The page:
Until a few months ago, these types of grants were the institute's bread and butter. The agency has financed 29 new labs and more than 350 researchers at 51 California institutes, from UC San Diego to Humboldt State. Scientists funded by the California Institute for Regenerative Medicine have produced 412 publications describing heart muscle cells, liver cells, retinal cells and others grown from human embryonic stem cells, among other experiments.

But those academic achievements don't matter much to average taxpayers, Trounson said. People who voted for Proposition 71 "want to see some clinical treatments happen."

A better therapy?

Count Karen Aboody among the impatient masses.

Watching her sister-in-law struggle with breast cancer that spread to the brain, she saw up close how the side effects of treatment can be as devastating as cancer itself. Aboody is convinced that stem cells can provide more effective, less debilitating therapies.

It all hinges on her discovery that neural stem cells flock to a chemical that cells make when they need new blood vessels. Tumors, which need blood to grow, release that chemical in abundance. And so stem cells flock to tumors.

Now she is using her Proposition 71 money to engineer human neural stem cells that produce a key enzyme. The cells are injected into a patient's brain, and a drug called CPT-11 is administered. As the enzyme and drug interact, they produce a powerful chemotherapy agent that kills tumor cells as they divide but leaves surrounding tissues intact.

The team will spend the next few years honing the process while regulatory specialists compile toxicology data, details on the cell manufacturing process and other safety information that the FDA will need when it considers granting permission for a clinical trial in patients with recurring malignant brain tumors.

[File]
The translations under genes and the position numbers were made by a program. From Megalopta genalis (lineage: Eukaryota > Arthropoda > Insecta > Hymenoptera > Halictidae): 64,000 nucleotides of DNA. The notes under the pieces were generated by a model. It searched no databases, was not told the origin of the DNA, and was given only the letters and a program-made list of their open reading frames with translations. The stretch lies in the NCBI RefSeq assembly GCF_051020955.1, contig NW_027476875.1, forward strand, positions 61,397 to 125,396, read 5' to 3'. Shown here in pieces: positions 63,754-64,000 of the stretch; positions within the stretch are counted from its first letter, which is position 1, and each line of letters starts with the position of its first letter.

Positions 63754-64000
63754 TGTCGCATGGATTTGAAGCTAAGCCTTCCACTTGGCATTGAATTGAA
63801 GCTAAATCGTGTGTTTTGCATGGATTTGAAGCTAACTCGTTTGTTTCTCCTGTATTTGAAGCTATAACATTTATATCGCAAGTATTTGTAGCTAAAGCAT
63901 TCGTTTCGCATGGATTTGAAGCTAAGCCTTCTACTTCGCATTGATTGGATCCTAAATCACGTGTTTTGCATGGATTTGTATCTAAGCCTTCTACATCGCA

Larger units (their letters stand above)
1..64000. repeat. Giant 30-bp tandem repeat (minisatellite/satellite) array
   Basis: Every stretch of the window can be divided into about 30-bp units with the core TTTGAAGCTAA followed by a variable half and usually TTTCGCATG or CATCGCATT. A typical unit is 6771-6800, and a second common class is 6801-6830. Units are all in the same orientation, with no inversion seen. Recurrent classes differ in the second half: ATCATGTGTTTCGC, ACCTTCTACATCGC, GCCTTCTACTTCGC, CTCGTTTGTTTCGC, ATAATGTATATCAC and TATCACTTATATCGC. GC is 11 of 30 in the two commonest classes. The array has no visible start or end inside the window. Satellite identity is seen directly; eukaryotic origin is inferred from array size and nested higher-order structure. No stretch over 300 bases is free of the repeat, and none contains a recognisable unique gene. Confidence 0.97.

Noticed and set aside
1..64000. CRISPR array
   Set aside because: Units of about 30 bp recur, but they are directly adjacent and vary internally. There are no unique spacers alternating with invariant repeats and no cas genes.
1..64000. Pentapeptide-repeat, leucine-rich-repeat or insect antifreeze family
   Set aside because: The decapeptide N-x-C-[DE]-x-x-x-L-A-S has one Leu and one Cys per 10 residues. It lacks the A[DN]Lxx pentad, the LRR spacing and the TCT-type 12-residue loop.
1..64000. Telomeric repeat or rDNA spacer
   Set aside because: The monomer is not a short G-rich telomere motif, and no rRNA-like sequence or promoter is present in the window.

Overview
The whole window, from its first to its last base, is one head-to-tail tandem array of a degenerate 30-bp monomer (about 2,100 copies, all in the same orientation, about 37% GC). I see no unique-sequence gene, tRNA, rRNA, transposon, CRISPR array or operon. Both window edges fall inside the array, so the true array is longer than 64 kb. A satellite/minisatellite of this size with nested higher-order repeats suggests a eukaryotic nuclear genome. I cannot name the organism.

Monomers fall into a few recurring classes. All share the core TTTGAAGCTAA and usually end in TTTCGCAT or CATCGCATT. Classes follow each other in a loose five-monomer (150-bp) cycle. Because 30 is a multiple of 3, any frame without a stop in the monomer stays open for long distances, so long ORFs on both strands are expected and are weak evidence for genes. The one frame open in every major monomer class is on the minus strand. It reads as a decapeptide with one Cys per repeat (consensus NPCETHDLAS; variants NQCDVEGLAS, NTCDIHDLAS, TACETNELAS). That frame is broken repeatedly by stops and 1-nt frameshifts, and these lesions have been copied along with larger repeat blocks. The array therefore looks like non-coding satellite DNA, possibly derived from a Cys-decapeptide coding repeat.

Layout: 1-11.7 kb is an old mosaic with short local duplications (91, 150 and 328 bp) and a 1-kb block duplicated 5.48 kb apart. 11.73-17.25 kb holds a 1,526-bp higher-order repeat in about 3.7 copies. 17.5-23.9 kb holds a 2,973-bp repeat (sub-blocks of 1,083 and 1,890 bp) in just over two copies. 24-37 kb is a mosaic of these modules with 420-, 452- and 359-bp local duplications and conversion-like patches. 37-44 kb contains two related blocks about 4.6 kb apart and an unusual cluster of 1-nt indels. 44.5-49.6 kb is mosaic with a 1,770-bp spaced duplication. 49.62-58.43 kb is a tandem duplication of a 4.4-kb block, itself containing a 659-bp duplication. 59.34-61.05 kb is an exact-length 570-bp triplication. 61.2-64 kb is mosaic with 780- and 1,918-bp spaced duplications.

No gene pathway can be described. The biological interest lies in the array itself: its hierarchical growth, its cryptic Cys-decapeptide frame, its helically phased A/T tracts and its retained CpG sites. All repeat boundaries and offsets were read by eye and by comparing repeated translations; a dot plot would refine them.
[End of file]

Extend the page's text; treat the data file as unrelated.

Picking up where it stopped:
The institute grants also went to 13 other research teams that believe they are on the verge of bringing stem-cell-based therapies to patients.

Among them is a group from UCLA and Childrens Hospital Los Angeles that hopes to cure patients with sickle cell disease by genetically modifying their blood-forming stem cells so that they produce healthy red blood cells; and researchers at Cedars-Sinai Medical Center who want to inject heart-attack patients with concentrated amounts of their own cardiac stem cells, which naturally repair heart tissue.

Some scientists who study basic stem cell biology say the new emphasis on clinical trials is premature. They say many fundamental questions about stem cells still need to be answered, and diverting money from basic science means that revolutionary therapies -- still many years away -- will take even longer to materialize.

Trounson acknowledged that the shift has elicited "a bit of a reaction from scientists" despite the institute's commitment to continue steering millions of dollars to basic biology. But, he said, the investments will have to produce actual therapies "if we're going to be relevant to the community."

Even under the best of circumstances, Aboody's brain tumor therapy wouldn't win FDA approval for general use for at least a decade, she said.

But, she added, the Proposition 71 money will shave at least four years off the process.

"We can cure mice forever in our labs," she said, "but moving this from the lab to the patient is the ultimate goal."

karen.kaplan@latimes.com